NEXT week, the General Synod will be invited to reflect on evangelism. It would be odd for a newspaper in which almost every clerical vacancy speaks about “new missional challenges” to argue against evangelism, and we emphatically do not. We are concerned, however, that the understanding of evangelism has not received the deep cleaning that the Living in Love and Faith process is attempting with sexuality. Describing congregants as potential “agents of mission” makes them sound vaguely glamorous: the 007s of the parish. But churchgoers need to be stirred, not shaken. Everything that USPG says this week about rethinking mission overseas applies here. Mission is about engagement, and (switching the metaphor) any engagement that does not involve listening as well as speaking, learning as well as teaching, will not lead to a successful marriage. Attempting to make congregations comply more nearly with a particular sort of church culture runs the risk of dragging them further away from the culture of the people they seek to convert. Why are people surprised when 74 per cent of Christians in a survey report: “None of my non-Christian contacts [note the word “friends” is not used here] seem interested in spiritual things”? How many Christians, English ones, at least, talk readily about this stuff? And those who do are as likely to put people off as win them over. USPG teaches its supporters to understand the social, political, and cultural situation of the communities that they have traditionally regarded as “missional challenges”. They should be ready to receive as much as they give. The same applies to nearer neighbours. Be missional, if you must; but first understand what mission means.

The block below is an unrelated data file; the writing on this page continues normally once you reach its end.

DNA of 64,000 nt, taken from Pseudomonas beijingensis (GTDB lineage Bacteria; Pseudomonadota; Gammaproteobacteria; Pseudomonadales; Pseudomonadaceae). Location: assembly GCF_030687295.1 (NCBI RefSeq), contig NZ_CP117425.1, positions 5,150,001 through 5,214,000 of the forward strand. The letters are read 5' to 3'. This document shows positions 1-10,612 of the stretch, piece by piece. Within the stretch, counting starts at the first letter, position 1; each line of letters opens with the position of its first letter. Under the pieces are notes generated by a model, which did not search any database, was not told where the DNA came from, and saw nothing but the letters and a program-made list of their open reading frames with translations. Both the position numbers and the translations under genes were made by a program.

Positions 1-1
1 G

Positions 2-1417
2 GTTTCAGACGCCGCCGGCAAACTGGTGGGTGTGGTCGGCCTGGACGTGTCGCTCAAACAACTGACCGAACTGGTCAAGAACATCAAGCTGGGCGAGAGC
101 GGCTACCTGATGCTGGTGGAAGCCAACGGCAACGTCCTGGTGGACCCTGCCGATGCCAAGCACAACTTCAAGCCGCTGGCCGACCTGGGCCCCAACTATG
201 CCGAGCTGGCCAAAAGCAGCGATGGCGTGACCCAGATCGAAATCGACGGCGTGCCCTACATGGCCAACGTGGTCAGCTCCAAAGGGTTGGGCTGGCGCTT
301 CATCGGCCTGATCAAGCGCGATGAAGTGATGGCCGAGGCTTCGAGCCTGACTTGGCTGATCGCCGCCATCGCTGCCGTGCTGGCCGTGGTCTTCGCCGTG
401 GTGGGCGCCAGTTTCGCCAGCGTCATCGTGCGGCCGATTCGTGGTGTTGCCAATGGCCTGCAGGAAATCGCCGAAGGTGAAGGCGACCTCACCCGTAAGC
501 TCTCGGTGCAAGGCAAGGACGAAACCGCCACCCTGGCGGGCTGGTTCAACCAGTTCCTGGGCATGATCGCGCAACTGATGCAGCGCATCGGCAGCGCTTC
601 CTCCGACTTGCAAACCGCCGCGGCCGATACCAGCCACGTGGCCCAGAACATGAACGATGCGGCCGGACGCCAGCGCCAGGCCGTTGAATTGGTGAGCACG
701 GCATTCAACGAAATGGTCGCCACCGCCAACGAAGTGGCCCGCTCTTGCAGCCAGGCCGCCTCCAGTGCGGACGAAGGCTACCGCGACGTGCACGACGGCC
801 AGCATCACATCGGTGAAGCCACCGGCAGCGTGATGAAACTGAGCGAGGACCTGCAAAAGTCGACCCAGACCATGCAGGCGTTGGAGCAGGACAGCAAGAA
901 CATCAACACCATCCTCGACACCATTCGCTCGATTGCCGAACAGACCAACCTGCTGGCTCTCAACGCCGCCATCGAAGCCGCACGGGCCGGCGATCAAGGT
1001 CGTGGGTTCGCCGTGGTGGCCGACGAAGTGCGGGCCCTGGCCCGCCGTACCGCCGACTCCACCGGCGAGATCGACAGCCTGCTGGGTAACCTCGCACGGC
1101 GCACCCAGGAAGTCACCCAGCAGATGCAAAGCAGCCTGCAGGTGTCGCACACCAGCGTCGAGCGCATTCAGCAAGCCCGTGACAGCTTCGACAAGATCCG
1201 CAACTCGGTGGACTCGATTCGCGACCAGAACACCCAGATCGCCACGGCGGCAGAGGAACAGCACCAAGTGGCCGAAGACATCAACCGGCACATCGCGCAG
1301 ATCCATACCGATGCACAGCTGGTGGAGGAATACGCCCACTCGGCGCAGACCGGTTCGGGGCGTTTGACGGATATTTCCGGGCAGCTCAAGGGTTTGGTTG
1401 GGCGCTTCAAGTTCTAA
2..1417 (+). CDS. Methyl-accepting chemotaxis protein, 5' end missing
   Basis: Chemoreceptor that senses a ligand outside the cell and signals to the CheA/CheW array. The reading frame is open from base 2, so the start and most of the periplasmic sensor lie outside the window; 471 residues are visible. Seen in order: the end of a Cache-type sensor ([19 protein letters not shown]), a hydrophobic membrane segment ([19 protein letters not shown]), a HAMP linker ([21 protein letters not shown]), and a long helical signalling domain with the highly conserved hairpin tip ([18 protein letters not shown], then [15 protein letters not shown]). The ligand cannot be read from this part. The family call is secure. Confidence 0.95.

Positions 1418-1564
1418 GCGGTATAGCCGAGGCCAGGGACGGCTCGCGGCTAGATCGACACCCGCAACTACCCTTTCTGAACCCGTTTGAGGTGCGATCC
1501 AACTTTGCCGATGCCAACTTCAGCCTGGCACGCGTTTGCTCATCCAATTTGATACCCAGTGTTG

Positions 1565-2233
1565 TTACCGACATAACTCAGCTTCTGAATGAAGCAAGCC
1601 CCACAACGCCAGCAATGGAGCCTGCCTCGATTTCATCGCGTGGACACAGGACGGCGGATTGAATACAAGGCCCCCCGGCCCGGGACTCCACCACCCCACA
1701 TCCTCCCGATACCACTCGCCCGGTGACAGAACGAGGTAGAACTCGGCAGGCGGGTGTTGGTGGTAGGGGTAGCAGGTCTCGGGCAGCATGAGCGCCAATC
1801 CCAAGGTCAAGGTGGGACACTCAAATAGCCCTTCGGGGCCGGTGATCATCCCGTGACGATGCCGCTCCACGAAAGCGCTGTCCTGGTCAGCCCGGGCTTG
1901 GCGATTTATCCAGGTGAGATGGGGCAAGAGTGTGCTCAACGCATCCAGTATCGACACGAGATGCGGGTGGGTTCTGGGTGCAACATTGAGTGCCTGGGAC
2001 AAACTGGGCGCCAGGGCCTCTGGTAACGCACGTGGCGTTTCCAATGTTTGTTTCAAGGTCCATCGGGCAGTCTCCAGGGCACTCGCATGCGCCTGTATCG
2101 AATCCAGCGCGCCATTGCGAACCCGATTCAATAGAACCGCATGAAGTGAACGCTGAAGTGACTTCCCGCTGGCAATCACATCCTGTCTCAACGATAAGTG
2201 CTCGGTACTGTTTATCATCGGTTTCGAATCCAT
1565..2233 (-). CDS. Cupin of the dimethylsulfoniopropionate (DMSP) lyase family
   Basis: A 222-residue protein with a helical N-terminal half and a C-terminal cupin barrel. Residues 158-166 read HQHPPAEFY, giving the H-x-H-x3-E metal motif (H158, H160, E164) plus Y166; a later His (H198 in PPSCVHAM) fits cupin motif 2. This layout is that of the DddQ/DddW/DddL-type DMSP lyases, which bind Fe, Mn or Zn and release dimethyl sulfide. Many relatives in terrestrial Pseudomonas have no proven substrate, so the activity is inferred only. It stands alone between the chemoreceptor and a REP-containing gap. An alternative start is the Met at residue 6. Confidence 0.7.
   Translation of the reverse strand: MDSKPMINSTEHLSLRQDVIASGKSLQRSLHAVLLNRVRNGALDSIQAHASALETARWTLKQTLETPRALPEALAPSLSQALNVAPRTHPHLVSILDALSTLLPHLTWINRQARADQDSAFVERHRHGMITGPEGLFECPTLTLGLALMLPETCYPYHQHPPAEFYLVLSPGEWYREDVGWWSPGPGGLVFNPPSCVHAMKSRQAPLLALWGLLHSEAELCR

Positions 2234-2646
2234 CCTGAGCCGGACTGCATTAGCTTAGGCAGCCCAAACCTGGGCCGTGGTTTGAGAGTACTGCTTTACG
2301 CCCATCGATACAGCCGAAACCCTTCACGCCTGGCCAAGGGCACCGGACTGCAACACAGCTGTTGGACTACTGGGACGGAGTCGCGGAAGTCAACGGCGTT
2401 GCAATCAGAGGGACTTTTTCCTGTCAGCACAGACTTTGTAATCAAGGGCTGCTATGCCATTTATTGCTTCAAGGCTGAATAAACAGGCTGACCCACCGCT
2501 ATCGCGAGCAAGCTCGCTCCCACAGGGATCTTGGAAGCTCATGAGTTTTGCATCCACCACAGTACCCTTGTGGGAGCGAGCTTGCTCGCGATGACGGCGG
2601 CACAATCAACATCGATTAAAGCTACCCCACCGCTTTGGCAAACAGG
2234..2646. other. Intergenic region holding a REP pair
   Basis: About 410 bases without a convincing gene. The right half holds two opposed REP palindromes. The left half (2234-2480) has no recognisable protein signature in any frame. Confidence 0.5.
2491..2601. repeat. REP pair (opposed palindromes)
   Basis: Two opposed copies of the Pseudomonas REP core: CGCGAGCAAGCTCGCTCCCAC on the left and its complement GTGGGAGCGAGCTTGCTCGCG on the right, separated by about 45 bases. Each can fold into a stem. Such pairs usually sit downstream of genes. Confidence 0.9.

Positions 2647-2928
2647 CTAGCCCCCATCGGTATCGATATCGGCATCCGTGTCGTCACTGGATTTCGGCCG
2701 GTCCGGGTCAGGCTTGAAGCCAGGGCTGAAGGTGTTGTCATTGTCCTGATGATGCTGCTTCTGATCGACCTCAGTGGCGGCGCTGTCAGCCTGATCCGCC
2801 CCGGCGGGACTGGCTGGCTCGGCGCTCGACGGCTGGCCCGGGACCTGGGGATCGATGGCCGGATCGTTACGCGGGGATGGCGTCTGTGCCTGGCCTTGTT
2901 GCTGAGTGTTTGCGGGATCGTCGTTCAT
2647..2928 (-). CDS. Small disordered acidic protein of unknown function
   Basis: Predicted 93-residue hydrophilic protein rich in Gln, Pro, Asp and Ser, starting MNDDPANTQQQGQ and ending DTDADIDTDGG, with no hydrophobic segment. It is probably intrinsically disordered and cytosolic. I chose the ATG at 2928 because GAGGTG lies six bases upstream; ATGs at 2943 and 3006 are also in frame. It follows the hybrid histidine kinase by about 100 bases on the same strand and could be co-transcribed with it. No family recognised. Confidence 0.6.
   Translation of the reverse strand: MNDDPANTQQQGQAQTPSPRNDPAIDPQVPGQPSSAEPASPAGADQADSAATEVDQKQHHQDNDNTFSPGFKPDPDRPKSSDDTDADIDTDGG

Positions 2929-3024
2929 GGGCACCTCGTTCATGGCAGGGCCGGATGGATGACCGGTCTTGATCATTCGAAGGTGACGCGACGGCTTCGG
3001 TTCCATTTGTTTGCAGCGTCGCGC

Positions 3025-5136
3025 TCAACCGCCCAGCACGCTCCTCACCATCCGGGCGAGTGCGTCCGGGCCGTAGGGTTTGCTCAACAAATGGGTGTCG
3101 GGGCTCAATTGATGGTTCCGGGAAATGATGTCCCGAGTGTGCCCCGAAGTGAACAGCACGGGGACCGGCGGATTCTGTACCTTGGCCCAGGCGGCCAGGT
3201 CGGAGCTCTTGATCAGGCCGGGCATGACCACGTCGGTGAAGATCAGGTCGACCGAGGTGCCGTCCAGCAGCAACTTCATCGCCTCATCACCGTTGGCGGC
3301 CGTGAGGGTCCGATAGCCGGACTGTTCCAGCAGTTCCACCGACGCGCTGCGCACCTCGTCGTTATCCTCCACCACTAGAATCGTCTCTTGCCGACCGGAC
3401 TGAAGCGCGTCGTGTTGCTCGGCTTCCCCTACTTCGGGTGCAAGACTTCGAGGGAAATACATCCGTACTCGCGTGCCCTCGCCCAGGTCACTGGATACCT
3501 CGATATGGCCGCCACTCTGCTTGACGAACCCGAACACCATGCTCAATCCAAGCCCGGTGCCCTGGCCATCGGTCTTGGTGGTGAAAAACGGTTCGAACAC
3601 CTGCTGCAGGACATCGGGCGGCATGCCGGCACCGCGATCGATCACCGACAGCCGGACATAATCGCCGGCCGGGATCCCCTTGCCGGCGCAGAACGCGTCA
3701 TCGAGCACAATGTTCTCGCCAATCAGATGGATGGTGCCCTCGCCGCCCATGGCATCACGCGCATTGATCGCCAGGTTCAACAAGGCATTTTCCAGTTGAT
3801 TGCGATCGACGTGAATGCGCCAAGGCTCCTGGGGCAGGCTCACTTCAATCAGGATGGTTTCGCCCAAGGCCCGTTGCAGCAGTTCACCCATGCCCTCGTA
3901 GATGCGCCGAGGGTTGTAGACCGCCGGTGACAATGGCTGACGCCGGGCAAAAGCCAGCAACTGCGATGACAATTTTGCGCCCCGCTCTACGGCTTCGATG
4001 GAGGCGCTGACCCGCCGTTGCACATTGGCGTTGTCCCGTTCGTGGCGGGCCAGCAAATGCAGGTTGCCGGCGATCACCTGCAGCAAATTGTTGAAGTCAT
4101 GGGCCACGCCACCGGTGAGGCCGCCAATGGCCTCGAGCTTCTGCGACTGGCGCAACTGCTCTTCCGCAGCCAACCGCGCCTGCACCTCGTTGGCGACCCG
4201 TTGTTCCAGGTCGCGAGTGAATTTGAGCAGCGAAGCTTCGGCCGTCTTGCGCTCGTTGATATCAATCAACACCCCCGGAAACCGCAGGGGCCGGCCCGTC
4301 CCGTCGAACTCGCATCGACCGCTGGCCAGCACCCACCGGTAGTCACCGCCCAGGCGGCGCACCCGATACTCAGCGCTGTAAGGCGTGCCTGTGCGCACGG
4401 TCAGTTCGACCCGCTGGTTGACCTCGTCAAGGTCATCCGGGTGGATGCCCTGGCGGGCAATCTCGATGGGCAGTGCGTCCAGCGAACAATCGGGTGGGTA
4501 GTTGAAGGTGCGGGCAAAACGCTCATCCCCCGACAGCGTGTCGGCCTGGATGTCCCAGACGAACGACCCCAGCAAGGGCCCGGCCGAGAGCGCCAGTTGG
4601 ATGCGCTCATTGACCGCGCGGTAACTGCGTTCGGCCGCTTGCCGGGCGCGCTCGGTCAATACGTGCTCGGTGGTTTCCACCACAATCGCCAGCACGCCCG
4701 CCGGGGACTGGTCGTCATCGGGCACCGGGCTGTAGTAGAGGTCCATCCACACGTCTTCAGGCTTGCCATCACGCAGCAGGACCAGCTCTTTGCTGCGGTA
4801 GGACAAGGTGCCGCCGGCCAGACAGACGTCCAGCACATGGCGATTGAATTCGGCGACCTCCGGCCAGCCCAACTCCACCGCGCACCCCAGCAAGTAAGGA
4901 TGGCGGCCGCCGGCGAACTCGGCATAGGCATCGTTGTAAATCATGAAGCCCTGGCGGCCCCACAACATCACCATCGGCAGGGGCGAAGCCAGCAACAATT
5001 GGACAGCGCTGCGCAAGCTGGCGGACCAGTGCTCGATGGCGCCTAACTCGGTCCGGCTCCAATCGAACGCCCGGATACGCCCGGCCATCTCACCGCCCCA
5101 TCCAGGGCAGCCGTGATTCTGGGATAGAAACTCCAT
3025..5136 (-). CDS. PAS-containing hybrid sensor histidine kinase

THE latest example of cross-cultural dialogue comes, implausibly, from the cricket field. On Monday, a mic during the Third Test in the West Indies picked up a snatch of dialogue. The England captain, Joe Root, was heard to reply to the West Indies fast bowler Shannon Gabriel: “There’s nothing wrong with being gay.” As a response to what we must assume was homophobic sledging, this was a remarkably calm reaction. And a very effective one: Root was keen to protect Gabriel — “Sometimes people say things on the field that they might regret, but it should stay on the field” (the International Cricket Council disagrees) — but his simple assertion brought comfort to many off the field, as evidenced by online responses. “I want to take a moment to thank Joe Root for standing up yesterday and showing young LGBT kids that there is a place in cricket for them,” read one. “As a gay cricketer sidelined having come out to his team, Root’s handling of Gabriel’s comments has put a huge smile on my face,” read another. It is a reminder of how vulnerable LGBTI people feel in certain contexts, one being sport. How long will another be the Church?